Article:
"Like its predecessor, All Saints Day will, if nothing else, be a cult item for Roman Catholic schoolboys; the next sequel, blatantly set up, should arrive no later than 2019."
Most sequels don't work. They tend to regurgitate the same plot without giving us anything new; or, worse, they change too much, and we lose the emotional core that made the first movie so special.
"The Boondock Saints 2: All Saints Day" is the rare sequel where I absolutely want more of the same.
And the poster gives us that. We see the two brothers, their eyes closed, holding their guns like weapons of holy vengeance as they bow before God in silent prayer. Those guns are not just a show of force. They will be fired. Repeatedly. And bad guys will die. Are they vigilantes, or are they doing God's work? That's up for interpretation, but the two points of otherworldly light - one for each brother - give us a clue. (The greenish hue in that neverending sky also proves that God is Irish.) "Boondock Saints 2" is a movie about the unbreakable bond of brothers, their belief in (and relationship to) God and their ability to shoot to kill. That is the Holy Trinity that makes this franchise a success.
It's taken 10 years, but the boys are back in town.
- Philadelphia Daily News
More Boston Irish Catholic Vigilante Action - NYTimes.com
By MIKE HALE
Published: October 30, 2009
In 1999 you could explain Troy Duffy’s “Boondock Saints” as a cheeseball riff on “Reservoir Dogs” and “True Romance” — Quentin Tarantino meets Wayne and Garth. How to explain, a decade later, his “Boondock Saints II: All Saints Day”? Apparently the world has been waiting for another cartoonishly violent, broadly comic Boston Irish Catholic vigilante action movie with gay overtones.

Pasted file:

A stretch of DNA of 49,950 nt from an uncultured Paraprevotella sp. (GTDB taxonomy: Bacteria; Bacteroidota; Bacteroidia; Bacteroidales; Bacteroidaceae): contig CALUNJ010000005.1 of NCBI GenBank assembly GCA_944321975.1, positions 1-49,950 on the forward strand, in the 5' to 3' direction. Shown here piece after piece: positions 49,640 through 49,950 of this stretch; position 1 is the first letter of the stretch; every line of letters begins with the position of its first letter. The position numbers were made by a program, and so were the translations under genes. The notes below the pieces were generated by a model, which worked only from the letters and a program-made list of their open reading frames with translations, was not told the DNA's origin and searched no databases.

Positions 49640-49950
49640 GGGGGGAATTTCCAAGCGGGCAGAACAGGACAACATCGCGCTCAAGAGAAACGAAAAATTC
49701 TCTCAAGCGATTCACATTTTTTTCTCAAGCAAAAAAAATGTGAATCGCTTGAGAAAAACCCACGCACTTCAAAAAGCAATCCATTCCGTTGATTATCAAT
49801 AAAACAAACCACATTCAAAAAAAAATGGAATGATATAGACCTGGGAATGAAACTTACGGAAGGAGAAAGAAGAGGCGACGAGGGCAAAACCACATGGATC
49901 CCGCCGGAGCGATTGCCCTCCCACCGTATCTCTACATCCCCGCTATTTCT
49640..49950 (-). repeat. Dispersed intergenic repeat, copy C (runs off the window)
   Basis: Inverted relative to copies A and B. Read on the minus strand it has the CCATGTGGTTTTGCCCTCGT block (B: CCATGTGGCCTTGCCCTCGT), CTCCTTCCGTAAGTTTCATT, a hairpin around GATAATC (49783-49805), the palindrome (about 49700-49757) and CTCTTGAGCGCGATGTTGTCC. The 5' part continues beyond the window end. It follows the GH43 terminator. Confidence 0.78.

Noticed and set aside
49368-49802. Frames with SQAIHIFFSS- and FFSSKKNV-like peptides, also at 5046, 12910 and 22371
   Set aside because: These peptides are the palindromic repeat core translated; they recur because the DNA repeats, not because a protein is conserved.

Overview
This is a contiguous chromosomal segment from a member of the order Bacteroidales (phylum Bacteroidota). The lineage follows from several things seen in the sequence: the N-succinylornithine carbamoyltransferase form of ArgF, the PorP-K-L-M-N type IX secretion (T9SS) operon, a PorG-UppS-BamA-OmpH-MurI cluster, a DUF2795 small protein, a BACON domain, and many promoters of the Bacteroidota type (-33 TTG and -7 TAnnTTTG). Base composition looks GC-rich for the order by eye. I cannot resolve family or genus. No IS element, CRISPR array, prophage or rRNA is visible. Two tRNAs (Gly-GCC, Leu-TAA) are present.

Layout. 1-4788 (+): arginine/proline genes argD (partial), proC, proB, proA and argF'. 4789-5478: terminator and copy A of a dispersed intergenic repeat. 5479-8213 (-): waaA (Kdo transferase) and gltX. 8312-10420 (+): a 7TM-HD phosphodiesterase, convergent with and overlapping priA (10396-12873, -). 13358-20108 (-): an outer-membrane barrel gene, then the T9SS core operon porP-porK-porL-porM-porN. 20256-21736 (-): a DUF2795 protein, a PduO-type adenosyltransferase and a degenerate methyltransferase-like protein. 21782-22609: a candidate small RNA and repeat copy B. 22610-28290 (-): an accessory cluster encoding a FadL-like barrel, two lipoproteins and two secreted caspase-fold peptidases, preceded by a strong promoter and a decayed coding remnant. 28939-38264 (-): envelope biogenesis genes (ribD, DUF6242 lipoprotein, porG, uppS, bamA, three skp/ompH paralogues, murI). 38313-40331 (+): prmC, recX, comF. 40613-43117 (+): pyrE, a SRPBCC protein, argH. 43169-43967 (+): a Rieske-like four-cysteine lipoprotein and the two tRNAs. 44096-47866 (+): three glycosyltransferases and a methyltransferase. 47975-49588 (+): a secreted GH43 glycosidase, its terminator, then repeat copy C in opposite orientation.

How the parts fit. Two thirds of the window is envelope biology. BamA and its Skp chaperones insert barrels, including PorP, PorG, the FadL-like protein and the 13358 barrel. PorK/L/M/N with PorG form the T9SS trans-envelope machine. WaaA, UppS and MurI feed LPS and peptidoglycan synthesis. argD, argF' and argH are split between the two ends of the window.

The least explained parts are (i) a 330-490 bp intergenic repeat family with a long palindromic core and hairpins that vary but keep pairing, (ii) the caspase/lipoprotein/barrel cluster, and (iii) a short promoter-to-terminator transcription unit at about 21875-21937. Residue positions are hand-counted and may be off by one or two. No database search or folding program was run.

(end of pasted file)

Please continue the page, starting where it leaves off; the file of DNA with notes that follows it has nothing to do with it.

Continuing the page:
Mr. Duffy has reunited an impressive share of the original cast, starting with Sean Patrick Flanery and Norman Reedus as the MacManus brothers, the slaughterhouse workers turned righteous avengers who liquidated crowds of Russian and Italian mobsters in the original. Flushed from their hideout in Ireland, they rejoin their bumbling allies on the Boston police force and ventilate some more goodfellas, this time Italian and Chinese. Sadly, Willem Dafoe’s gay F.B.I. agent is gone, replaced by Julie Benz doing a hybrid Kyra Sedgwick-Sharon Stone impression. In an indicator of Mr. Duffy’s comic sensibility, she wears a gun prominently strapped just above her crotch.
Mr. Duffy again tells his story through successive here’s-what-happened flashbacks and indulges in extreme movie love, emulating blaxploitation and Hong Kong cop films and quoting everything from “The Godfather” to “Titanic” to “Basic Instinct.” And at least a quarter of his relentless gags may make you laugh. Like its predecessor, “All Saints Day” will, if nothing else, be a cult item for Roman Catholic schoolboys; the next sequel, blatantly set up, should arrive no later than 2019.
“The Boondock Saints II: All Saints Day” is rated R (Under 17 requires accompanying parent or adult guardian) for bloody violence, language and some nudity.
Boondock Saints II: All Saints Day
Opens on Friday nationwide.
Written and directed by Troy Duffy, based on a story by Troy Duffy and Taylor Duffy; director of photography, Miroslaw Baszak; edited by Bill De Ronde and Paul Kumpata; music by Jeff Danna; production designer, Dan Yarhi; produced by Chris Brinker and Don Carmody; released by Apparition and Stage 6 Films. Running time: 2 hours 1 minute.
WITH: Sean Patrick Flanery (Connor MacManus), Norman Reedus (Murphy MacManus), Billy Connolly (Poppa M), Clifton Collins Jr. (Romeo), Julie Benz (Special Agent Eunice Bloom), Peter Fonda (the Roman), Judd Nelson (Concezio Yakavetta) and David Della Rocco (Rocco).
Review: The Boondock Saints II: All Saints Day MovieViral.com
The Saints Go Marching In: 'Boondock Saints 2' Cast Interviews - Moviefone Minute